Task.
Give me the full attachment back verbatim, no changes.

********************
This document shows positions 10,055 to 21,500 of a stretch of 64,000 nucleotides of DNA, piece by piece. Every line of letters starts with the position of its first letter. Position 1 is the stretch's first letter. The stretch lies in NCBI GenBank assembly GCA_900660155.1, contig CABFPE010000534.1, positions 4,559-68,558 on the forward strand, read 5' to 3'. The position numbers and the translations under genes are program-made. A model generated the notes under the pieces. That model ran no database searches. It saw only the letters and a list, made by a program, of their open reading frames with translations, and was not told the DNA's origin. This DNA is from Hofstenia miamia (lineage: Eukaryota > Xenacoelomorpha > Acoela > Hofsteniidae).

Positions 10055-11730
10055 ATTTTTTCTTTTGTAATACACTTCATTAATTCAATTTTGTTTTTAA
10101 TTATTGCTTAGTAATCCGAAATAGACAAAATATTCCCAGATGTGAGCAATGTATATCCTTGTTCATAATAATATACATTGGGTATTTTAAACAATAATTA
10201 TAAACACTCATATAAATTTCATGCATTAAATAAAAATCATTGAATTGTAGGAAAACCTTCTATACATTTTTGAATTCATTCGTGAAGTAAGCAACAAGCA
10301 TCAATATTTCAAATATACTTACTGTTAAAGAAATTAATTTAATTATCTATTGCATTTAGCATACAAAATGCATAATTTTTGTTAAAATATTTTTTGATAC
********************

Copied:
This document shows positions 10,055 to 21,500 of a stretch of 64,000 nucleotides of DNA, piece by piece. Every line of letters starts with the position of its first letter. Position 1 is the stretch's first letter. The stretch lies in NCBI GenBank assembly GCA_900660155.1, contig CABFPE010000534.1, positions 4,559-68,558 on the forward strand, read 5' to 3'. The position numbers and the translations under genes are program-made. A model generated the notes under the pieces. That model ran no database searches. It saw only the letters and a list, made by a program, of their open reading frames with translations, and was not told the DNA's origin. This DNA is from Hofstenia miamia (lineage: Eukaryota > Xenacoelomorpha > Acoela > Hofsteniidae).

Positions 10055-11730
10055 ATTTTTTCTTTTGTAATACACTTCATTAATTCAATTTTGTTTTTAA
10101 TTATTGCTTAGTAATCCGAAATAGACAAAATATTCCCAGATGTGAGCAATGTATATCCTTGTTCATAATAATATACATTGGGTATTTTAAACAATAATTA
10201 TAAACACTCATATAAATTTCATGCATTAAATAAAAATCATTGAATTGTAGGAAAACCTTCTATACATTTTTGAATTCATTCGTGAAGTAAGCAACAAGCA
10301 TCAATATTTCAAATATACTTACTGTTAAAGAAATTAATTTAATTATCTATTGCATTTAGCATACAAAATGCATAATTTTTGTTAAAATATTTTTTGATAC